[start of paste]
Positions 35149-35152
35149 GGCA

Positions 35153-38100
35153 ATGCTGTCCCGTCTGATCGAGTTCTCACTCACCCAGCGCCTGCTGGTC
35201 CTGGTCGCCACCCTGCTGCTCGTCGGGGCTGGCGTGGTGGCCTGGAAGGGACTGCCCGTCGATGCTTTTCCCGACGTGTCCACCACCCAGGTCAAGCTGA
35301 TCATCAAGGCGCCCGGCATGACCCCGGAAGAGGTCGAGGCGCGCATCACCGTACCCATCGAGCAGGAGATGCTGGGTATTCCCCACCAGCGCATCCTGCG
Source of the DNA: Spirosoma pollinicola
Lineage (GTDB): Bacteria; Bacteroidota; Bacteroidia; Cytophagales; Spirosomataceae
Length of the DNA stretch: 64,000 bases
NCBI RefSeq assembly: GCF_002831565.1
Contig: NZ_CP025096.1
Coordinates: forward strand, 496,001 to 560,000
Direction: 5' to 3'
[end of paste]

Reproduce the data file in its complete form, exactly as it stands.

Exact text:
Positions 35149-35152
35149 GGCA

Positions 35153-38100
35153 ATGCTGTCCCGTCTGATCGAGTTCTCACTCACCCAGCGCCTGCTGGTC
35201 CTGGTCGCCACCCTGCTGCTCGTCGGGGCTGGCGTGGTGGCCTGGAAGGGACTGCCCGTCGATGCTTTTCCCGACGTGTCCACCACCCAGGTCAAGCTGA
35301 TCATCAAGGCGCCCGGCATGACCCCGGAAGAGGTCGAGGCGCGCATCACCGTACCCATCGAGCAGGAGATGCTGGGTATTCCCCACCAGCGCATCCTGCG
Source of the DNA: Spirosoma pollinicola
Lineage (GTDB): Bacteria; Bacteroidota; Bacteroidia; Cytophagales; Spirosomataceae
Length of the DNA stretch: 64,000 bases
NCBI RefSeq assembly: GCF_002831565.1
Contig: NZ_CP025096.1
Coordinates: forward strand, 496,001 to 560,000
Direction: 5' to 3'